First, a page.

LEMOORE, Calif. (KSEE/KGPE) – A retired fire marshal and assistant fire chief from Kings County Fire says he had a new birthday when he received a double lung transplant in 2019 – a gift that ultimately led him to meet his first grandchild.

Michael Virden worked for the fire department for over 30 years before retiring in 2013. He received the transplant in January 2019. He says transplant awareness is a “life-saving issue.”

“If you have a loved one that needed a life-saving transplant, what would you give for that? Would you not be willing to turn around and donate your own organs?”

According to DonateLifeCalifornia.org, there are 17.9 million people registered as organ donors in California. Virden wants as many people as possible to sign up to the register to donate their organs after death.

“You’re not going to need them when you’ve passed, but there are a lot of people who could use the ones you have.”

Virden was a registered organ donor before receiving a double lung transplant in 2019. His time in the fire department highlighted just how short life can be, which is why he wants to connect those who can donate their organs after their death with the people who need them.

“You’re not going to need them when you’ve passed, but there are a lot of people who could use the ones you have.”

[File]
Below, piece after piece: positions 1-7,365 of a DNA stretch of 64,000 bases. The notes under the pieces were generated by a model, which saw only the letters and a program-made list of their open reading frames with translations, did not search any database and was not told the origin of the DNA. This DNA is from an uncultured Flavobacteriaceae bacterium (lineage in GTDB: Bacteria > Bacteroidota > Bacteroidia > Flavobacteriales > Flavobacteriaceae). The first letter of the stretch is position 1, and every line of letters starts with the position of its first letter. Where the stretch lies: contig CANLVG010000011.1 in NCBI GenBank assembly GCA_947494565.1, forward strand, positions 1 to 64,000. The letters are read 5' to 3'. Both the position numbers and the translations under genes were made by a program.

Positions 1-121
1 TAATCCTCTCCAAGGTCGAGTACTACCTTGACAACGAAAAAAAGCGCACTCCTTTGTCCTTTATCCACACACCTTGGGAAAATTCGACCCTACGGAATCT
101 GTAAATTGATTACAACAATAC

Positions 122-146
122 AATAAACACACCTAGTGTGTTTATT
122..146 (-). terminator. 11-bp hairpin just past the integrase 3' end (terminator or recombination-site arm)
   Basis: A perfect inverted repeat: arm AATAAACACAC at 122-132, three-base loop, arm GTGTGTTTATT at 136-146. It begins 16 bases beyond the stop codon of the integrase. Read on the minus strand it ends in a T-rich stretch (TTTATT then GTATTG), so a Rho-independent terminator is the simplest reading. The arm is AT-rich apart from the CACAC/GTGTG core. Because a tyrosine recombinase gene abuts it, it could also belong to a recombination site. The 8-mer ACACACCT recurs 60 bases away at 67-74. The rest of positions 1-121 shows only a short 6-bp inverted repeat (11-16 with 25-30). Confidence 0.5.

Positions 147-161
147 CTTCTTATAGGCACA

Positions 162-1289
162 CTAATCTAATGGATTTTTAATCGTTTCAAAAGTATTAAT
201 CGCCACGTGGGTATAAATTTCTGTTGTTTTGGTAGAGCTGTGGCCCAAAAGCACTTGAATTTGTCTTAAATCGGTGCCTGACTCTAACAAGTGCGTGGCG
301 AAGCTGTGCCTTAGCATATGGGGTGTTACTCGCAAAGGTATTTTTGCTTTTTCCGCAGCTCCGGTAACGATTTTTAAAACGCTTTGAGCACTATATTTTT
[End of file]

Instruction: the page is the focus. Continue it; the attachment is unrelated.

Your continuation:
The retired fire marshall is keen to talk about organ donations, describing it as the greatest thing a person can do as their last act on this Earth. After receiving the life-saving transplant, Virden has since become a mentor for people before and after they receive a transplant. He tries to keep their spirits up and let them know what to expect.

“Once I started talking to these people and was getting positive feedback and seeing that I was making a little bit of a difference, then it just energized me more to do as much as I could.”

According to federal data, there are over 106,000 people on the national transplant waiting list, while 17 people die every day waiting for a transplant. For a lot of the families of those who have passed away and allowed their organs to be donated, Virden says it helps them to know that a part of the person they lost is keeping someone else alive.

“The best thing you can do in life is turn around and make your very last act to be an organ donor. That way you are passing on the gift of life to someone else.”

Becoming an organ donor in California can be done when renewing or applying for a driver’s license or ID card through the DMV. You can also sign up at DonateLifeCalifornia.org.